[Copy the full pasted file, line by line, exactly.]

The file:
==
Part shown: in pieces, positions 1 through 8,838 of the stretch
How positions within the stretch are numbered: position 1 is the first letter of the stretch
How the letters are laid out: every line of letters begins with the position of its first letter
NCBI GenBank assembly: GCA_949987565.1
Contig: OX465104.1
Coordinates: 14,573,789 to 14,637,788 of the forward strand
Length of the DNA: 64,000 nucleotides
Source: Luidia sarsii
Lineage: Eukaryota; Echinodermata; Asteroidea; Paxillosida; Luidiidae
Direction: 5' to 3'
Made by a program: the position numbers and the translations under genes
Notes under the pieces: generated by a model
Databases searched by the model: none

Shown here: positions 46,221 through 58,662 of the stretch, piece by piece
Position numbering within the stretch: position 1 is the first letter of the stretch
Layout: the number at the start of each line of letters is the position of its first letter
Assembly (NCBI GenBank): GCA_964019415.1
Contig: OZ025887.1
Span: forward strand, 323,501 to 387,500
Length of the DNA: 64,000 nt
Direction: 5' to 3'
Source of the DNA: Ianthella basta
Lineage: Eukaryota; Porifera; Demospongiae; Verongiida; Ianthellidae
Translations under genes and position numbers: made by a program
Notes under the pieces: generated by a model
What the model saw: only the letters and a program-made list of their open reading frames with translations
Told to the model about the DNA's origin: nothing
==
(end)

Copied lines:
Part shown: in pieces, positions 1 through 8,838 of the stretch
How positions within the stretch are numbered: position 1 is the first letter of the stretch
How the letters are laid out: every line of letters begins with the position of its first letter
NCBI GenBank assembly: GCA_949987565.1
Contig: OX465104.1
Coordinates: 14,573,789 to 14,637,788 of the forward strand
Length of the DNA: 64,000 nucleotides
Source: Luidia sarsii
Lineage: Eukaryota; Echinodermata; Asteroidea; Paxillosida; Luidiidae
Direction: 5' to 3'
Made by a program: the position numbers and the translations under genes
Notes under the pieces: generated by a model
Databases searched by the model: none

Shown here: positions 46,221 through 58,662 of the stretch, piece by piece
Position numbering within the stretch: position 1 is the first letter of the stretch
Layout: the number at the start of each line of letters is the position of its first letter
Assembly (NCBI GenBank): GCA_964019415.1
Contig: OZ025887.1
Span: forward strand, 323,501 to 387,500
Length of the DNA: 64,000 nt
Direction: 5' to 3'
Source of the DNA: Ianthella basta
Lineage: Eukaryota; Porifera; Demospongiae; Verongiida; Ianthellidae
Translations under genes and position numbers: made by a program
Notes under the pieces: generated by a model
What the model saw: only the letters and a program-made list of their open reading frames with translations
Told to the model about the DNA's origin: nothing